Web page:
Learning about essential oils will help you feel more confident about where they come from and how to use them in your home. Let’s dive into the history and composition of essential oils.
What are Essential Oils?
Essential oils are volatile organic liquid compounds that have been extracted from plants. Most essential oils are steam distilled. Citrus oils are an exception to this; they are cold-pressed from the fruit rinds. Various oils come from different part of the plant. Cinnamon essential oil comes from bark. Eucalyptus essential oil comes from leaves. Rose essential oil comes from flowers, of course. Other essential oils are steam distilled from roots, branches, seeds, or other parts of the plant.
History of Essential Oils
Essential oils have been used throughout history. There are Chinese manuscripts and Egyptian hieroglyphics that point to the ancient use of these precious liquids. Essential oils are referenced in multiple places in the Bible. Frankincense and myrrh are well-known examples of essential oils in the Bible.
Today essential oils are highly regarded across the globe for their many uses. Essential oils are found in some air fresheners, chewing gum, cleaning products, deodorant, perfumes, soaps, and many more commercial products.
Purity and Strength
It’s important to use only 100% pure, therapeutic-grade essential oils in any recipe. You want to avoid any diluted or altered oils. Make sure that you buy only 100% pure essential oils so that you’re getting all the natural benefits available without any fillers or additives that will alter their effects. See why we’ve chosen to use only Young Living essential oils.
Essential oils can be up to 70 times as strong as dried and fresh herbs and plants. Dried herbs retain only about 3 – 5% of the essential oils from the original plant. Essential oils are superior in flavor and potency over dried herbs. The essence of the plant is preserved and carried into your recipes when you use essential oils.
How Do I Use Essential Oils?
Essential oils have three primary types of uses: aromatic, topical, and internal.
The aroma of essential oils is how most people recognize and appreciate them. Perfumers and beauty companies have been using essential oils since the beginning of time to stimulate our senses. Your beauty products would not be the same without those scents.
The same is true for household products. Most of us smell lemon or pine essential oil and it just makes us think, “Ah…clean!” That’s the power of aroma!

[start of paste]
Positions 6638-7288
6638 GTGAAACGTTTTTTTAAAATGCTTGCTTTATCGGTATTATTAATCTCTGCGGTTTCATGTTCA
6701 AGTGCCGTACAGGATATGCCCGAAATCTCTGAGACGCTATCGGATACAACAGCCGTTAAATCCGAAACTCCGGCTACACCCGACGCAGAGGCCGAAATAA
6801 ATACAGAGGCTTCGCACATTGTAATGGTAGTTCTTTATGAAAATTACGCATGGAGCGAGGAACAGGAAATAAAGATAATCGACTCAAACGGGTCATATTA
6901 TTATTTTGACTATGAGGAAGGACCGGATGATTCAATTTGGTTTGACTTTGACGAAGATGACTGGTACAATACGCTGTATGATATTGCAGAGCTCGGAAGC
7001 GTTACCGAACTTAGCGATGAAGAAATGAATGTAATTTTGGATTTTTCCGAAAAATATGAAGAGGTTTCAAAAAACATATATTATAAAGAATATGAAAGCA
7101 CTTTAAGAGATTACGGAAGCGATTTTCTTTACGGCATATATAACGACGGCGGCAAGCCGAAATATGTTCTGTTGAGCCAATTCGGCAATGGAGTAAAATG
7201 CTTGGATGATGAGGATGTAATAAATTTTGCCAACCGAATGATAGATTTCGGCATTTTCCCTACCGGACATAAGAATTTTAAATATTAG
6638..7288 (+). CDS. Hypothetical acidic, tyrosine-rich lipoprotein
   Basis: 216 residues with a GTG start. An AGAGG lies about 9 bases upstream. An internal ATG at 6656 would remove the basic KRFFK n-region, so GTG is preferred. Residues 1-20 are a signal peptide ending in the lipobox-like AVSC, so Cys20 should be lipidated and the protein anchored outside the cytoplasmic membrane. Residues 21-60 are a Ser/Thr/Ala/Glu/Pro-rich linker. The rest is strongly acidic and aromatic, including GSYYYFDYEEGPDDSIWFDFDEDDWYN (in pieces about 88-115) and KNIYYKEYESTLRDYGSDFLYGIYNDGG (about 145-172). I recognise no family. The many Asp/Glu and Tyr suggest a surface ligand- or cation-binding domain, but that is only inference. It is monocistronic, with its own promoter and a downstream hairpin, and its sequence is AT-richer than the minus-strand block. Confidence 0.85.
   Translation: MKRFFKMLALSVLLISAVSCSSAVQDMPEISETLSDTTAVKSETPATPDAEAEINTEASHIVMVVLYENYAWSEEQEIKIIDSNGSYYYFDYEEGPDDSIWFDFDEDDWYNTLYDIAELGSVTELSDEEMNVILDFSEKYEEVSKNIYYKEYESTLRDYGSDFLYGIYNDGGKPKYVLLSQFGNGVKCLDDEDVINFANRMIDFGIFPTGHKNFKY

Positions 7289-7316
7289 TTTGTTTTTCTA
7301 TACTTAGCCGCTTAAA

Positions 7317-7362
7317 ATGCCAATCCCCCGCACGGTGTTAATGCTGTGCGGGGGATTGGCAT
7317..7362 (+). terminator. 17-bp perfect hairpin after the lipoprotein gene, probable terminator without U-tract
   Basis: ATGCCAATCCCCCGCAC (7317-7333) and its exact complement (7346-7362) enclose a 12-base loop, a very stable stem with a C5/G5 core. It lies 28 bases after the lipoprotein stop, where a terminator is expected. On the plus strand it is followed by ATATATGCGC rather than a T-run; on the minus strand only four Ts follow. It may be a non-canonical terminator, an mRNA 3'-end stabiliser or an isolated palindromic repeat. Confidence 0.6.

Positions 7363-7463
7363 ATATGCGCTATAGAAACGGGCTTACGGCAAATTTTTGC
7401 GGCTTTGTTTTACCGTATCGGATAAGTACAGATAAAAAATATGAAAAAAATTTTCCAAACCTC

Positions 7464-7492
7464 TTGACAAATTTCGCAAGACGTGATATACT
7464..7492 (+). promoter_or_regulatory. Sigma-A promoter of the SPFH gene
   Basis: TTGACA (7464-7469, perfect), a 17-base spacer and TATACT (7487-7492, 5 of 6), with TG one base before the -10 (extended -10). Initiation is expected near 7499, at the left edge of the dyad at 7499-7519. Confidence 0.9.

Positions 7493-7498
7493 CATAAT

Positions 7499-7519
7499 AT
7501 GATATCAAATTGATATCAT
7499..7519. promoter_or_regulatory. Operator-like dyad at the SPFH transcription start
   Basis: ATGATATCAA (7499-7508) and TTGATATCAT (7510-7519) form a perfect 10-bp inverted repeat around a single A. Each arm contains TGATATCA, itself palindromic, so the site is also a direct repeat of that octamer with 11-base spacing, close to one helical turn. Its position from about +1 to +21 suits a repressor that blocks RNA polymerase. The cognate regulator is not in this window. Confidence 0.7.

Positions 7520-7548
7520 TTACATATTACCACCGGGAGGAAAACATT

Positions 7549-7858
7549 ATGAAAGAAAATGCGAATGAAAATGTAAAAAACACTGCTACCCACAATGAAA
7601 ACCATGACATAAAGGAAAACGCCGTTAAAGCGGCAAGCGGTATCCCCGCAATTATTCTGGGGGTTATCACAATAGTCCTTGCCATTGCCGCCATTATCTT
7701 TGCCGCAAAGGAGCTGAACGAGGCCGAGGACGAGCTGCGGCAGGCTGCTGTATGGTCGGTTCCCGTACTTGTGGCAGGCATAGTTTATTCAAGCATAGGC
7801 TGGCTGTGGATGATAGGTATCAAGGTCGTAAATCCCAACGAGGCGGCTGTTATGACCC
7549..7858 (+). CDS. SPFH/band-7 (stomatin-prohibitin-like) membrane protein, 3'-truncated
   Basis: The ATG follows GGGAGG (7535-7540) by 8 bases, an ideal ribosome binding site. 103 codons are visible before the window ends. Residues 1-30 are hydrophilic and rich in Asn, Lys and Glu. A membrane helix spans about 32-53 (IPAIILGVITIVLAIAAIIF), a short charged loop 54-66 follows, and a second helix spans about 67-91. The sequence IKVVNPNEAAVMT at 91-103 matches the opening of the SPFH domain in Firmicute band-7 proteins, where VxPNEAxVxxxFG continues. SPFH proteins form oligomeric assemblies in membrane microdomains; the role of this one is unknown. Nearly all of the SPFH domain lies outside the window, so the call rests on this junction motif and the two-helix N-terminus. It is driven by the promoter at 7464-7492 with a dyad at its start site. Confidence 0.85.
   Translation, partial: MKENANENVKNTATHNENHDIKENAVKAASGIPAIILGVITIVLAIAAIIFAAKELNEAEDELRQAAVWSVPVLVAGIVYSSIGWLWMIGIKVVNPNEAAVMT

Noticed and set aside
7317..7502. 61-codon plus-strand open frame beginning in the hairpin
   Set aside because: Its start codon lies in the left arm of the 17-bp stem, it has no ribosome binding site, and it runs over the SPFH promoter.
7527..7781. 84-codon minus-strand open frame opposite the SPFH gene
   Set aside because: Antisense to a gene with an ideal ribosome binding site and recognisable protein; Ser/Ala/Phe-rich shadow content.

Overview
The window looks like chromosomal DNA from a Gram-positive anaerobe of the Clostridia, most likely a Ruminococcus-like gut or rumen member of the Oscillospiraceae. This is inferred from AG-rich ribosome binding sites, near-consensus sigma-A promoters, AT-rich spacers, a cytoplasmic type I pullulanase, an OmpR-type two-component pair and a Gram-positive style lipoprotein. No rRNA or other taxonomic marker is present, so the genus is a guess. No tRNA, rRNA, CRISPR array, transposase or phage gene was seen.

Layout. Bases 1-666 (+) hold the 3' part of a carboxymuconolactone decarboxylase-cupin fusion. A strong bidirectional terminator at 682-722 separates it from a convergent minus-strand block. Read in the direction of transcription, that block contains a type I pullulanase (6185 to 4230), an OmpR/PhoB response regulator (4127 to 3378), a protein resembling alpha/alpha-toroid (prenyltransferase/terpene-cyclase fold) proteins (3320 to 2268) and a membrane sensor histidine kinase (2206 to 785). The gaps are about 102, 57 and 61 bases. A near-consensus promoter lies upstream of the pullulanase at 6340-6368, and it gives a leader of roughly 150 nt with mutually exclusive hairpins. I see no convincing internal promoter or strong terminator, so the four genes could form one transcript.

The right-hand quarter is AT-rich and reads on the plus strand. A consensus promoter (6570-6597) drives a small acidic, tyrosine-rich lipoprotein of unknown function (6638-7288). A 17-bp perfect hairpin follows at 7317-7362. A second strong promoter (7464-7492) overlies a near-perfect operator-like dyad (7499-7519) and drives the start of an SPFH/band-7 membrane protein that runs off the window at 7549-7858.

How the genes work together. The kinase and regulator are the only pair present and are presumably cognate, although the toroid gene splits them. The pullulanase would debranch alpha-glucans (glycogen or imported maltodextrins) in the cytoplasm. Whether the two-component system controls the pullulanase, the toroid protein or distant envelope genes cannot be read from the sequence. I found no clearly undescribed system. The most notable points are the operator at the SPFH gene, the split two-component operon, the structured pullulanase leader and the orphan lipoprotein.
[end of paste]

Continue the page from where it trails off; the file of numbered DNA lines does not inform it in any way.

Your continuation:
The easiest way to inhale essential oils is straight from the bottle. When I need a little pick-me-up I’ll open a bottle of peppermint essential oil. So refreshing!
Anyone can use oils this way! It’s so easy. Fill a sink or large bowl with warm water. Add an aromatic essential oil. Lean over the basin and cover your head and bowl with a towel to hold all the lovely smells in.
Another favorite aromatic use is with an ultrasonic diffuser. You’ll want to avoid heated diffusers and humidifiers since they were not designed to properly disperse essential oils. See 5 of our favorite diffuser blend recipes here!
You can also place essential oils on a cloth (pillowcases or handkerchiefs work great) to allow the oils to infuse the air in a room. If you’re on the go and don’t have your diffuser with you, you can place a drop of oil on a cotton ball and place it in an air vent or attach it to a ceiling fan.
Many essential oils also carry with them benefits for our bodies when applied to the skin. The lotions, shampoos, and bath gels that you use today most certainly have essential oils in their formulas.
Many essential oils offer therapeutic benefits to the skin as well as a lovely scent. You can find relief through relaxing bath recipes or warm compresses that use certain essential oils.
It’s easy to make DIY natural beauty recipes at home. In this way, essential oils can be used to cleanse and beautify the skin on your body and face.
Caution: Essential oils are very potent and may irritate sensitive skin. If irritation occurs, apply pure vegetable oil to the area. Never use water if irritation occurs. Citrus oils and blends containing citrus oils may also cause photosensitivity. Use caution if exposing your skin to sunlight after application. Get more usage safety tip here.
It may seem odd to suggest ingesting an essential oil, but many are already used in the food and beverage industry today. Even your toothpaste probably contains essential oils. The flavors and aromas of essential oils combine to provide us with many uses for these essences in our foods and drinks. See all of our delicious cooking recipes here.
In fact, essential oils are many times a better alternative than dried or fresh herbs and flowers since they are more concentrated and last longer. Even your favorite soda might have been originally created with essential oils.
The US Food and Drug Administration has an extensive list of oils approved for internal use when used as a food additive or flavoring. These are referred to as GRAS (Generally Regarded as Safe). Only oils with this designation should be considered safe for internal use. You can read more about the Food and Drug Administration’s official stance on essential oils here.
What’s your favorite way to enjoy essential oils?
Find out more:
- How to Safely Store and Handle Essential Oils
- How do you replace extracts/flavorings with essential oils?
- What are our favorite essential oil resources and tools?
- How do I order Young Living Essential Oils?